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A preview of the types of comments being received was just posted, with predictable results so far (i.e. an onslaught of anger and hate directed towards the GNOME devs)
Oddly, there wasn't so much fuss over Opera's compression service, which is opt-in for Opera Mobile and always on for Opera Mini.
The issue here is one of scale and reach. Opera didn't have as many users under their umbrella as Amazon does, nor did it have a massive database on their purchasing habits, just waiting to be cross referenced with their newly acquired browsing history.
The patentability of software is basically flawed and has no place in any knowledge driven economy, but unfortunately this is the reality we're saddled with for the time being.
Nevertheless, I'm getting pretty tired of companies using software patents as a tactical weapon against competition. If I could introduce a single new law, is that any given company's patent claims would have not be valid unless they were exercised at the earliest possible opportunity. No waiting for years until your competition starts threatening your bottom line before you unleash your army of lawyers. Either they would deplete their resources against every single target out there that may or may not be a threat later on, or they would forfeit any claims they might have.
Sure, there would be loopholes, and I can think of a few right now, but it would still be fun to watch.
It's definitely better than Facebook in terms of putting people in control of how they share their data, however there is still a huge G+ deal breaker for me, at least in its current form.
So, you can make the lists of people who are in your circles, and the list of people who have you in their circles, not being publicly viewable from your profile. However, since other people will probably have those lists visible on their profiles anyway, and you have no control over those, anyone with a little time on their hands can still infer a very clear picture of your social network connections based on information gleaned from other profiles, making hiding those lists on your profile useless at best, and misleading at worst.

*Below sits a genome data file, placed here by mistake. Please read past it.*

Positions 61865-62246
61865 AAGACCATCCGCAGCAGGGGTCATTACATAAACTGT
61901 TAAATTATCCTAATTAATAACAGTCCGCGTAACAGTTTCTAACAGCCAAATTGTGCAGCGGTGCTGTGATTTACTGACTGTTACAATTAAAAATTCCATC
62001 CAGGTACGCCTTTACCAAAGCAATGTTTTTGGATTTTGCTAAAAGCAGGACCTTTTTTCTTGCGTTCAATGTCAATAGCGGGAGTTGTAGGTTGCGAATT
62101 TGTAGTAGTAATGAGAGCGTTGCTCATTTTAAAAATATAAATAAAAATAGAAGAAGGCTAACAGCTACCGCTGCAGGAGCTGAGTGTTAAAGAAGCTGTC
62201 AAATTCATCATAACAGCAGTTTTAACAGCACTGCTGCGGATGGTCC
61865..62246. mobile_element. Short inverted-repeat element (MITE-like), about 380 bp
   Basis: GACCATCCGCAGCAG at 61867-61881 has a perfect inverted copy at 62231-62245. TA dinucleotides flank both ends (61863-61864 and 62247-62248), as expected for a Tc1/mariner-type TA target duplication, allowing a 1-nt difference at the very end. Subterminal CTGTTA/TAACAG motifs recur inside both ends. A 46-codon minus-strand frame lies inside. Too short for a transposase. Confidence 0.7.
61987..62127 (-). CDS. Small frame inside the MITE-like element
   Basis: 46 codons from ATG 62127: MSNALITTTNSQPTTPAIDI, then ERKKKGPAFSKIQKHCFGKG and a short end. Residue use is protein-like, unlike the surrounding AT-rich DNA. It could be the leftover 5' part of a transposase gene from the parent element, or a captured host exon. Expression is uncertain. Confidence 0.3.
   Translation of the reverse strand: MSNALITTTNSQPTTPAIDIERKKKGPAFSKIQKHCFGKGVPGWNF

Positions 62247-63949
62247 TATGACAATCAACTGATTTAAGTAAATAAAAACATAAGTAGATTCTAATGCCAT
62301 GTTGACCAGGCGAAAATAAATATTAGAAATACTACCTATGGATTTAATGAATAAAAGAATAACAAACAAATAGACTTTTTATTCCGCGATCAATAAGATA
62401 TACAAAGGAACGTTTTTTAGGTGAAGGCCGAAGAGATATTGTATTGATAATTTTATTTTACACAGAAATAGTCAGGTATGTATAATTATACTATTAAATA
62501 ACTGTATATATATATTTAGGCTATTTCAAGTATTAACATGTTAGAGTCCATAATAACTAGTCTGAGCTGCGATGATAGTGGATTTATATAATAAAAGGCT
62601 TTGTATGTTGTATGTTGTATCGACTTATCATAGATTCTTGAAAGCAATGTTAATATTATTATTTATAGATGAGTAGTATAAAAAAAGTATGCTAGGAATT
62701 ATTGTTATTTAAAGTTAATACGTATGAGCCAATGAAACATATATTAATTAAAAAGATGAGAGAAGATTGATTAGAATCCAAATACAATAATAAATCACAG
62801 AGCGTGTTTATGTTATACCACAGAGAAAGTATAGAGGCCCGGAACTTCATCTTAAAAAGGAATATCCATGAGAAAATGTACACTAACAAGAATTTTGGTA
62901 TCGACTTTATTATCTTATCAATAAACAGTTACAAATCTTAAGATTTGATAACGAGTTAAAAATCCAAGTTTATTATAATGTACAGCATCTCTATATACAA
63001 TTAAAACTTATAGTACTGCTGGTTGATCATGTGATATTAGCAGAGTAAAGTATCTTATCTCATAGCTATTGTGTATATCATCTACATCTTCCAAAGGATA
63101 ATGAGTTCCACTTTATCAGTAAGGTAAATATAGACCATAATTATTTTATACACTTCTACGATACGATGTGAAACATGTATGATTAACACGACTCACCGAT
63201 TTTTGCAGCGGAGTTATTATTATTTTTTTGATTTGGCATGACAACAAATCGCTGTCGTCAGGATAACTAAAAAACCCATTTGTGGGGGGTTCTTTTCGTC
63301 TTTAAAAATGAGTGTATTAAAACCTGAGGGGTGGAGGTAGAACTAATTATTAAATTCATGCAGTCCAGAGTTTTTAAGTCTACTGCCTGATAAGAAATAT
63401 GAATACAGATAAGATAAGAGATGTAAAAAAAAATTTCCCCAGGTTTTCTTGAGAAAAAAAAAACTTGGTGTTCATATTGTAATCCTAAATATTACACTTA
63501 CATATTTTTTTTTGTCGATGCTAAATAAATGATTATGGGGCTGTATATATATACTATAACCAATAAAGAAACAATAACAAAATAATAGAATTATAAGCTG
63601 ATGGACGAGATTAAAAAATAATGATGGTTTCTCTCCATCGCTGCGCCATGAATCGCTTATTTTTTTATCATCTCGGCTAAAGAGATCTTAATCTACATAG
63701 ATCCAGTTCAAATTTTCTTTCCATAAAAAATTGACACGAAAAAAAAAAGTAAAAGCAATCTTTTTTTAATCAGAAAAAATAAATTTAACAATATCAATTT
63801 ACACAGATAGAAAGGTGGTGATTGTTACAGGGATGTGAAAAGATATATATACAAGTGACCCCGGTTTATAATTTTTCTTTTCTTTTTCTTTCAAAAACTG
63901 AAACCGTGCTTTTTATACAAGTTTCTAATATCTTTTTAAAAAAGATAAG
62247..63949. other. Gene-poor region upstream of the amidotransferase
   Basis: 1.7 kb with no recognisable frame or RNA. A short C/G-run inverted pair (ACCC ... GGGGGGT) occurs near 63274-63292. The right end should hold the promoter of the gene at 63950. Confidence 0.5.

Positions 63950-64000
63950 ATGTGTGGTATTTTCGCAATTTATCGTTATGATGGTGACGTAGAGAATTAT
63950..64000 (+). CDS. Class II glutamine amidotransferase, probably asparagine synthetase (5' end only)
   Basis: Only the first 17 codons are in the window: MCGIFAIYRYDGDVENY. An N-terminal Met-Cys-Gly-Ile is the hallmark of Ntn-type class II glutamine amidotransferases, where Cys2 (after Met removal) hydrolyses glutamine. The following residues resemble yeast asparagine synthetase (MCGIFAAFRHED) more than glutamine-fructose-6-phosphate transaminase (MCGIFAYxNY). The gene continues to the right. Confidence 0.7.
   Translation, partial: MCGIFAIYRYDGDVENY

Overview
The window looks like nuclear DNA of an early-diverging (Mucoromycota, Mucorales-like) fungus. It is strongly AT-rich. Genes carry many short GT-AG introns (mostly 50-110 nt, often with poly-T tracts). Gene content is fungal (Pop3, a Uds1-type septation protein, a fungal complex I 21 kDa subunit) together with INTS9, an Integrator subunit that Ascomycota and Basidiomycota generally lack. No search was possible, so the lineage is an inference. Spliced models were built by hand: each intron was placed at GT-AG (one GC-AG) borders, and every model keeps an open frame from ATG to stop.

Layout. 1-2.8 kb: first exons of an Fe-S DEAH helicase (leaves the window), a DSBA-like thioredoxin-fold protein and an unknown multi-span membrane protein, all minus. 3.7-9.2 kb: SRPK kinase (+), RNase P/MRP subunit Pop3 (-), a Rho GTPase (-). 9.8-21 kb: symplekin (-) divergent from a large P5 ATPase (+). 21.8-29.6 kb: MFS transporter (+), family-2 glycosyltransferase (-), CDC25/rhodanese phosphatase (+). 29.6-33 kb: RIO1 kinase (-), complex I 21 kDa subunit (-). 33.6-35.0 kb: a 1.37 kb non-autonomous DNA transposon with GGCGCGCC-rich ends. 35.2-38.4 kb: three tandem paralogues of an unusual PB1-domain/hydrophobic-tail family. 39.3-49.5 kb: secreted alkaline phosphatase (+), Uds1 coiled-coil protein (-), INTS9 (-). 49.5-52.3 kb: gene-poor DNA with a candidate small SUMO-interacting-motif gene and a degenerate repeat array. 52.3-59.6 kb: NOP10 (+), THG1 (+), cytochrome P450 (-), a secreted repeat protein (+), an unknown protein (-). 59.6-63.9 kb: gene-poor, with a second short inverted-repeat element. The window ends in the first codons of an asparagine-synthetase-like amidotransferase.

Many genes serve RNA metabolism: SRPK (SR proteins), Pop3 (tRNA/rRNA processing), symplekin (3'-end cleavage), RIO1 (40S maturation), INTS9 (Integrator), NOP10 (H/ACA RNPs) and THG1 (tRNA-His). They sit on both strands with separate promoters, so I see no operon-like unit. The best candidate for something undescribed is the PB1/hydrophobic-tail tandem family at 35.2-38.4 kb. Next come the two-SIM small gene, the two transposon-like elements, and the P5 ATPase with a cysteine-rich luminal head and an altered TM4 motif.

Maybe I just don't get social networks, but I'd like for the list of people I know only be available to people in the same circle as they are. For example, I have no wish to mix people I know at work with my family, or vice-versa.
I'm curious to know if this was a typo or not.
It was, but now that you mention it, I wonder if any studies were ever conducted on meth as an aid to prime factoring. No? Well, how do they know, then?!
"We succeeded in breaking the encryption behind the hard drives"
Wait, what? All of the solutions I know of to encrypt hard drives at block or filesystem level are prety well implemented. You can't just brute force them. So either:
- Someone at google left the password/phrase on a postit note next to the HDDs and/or it was '12345'
- It wasn't 'encrypted' at all, but the Cyber Terror Response Center thought it would sound awesome to say they broke it
- The South Koreans are hiding the most advanced super computer in the world on some basement somewhere. Or some methematicians who can factor large primes in their sleep.
 What the hell is up with these bullshit terror-inspiring names anyway? It sounds like a bunch of kids getting together on the playground and trying to think of the most kick-ass name for their dodgeball team.
For the last couple of months I've been using Duck Duck Go with great results, and with much less spam than Google. Plus you get warm fuzzies from using it. Written in Perl on top of FreeBSD, respects your privacy and supports all manner of yummy syntax.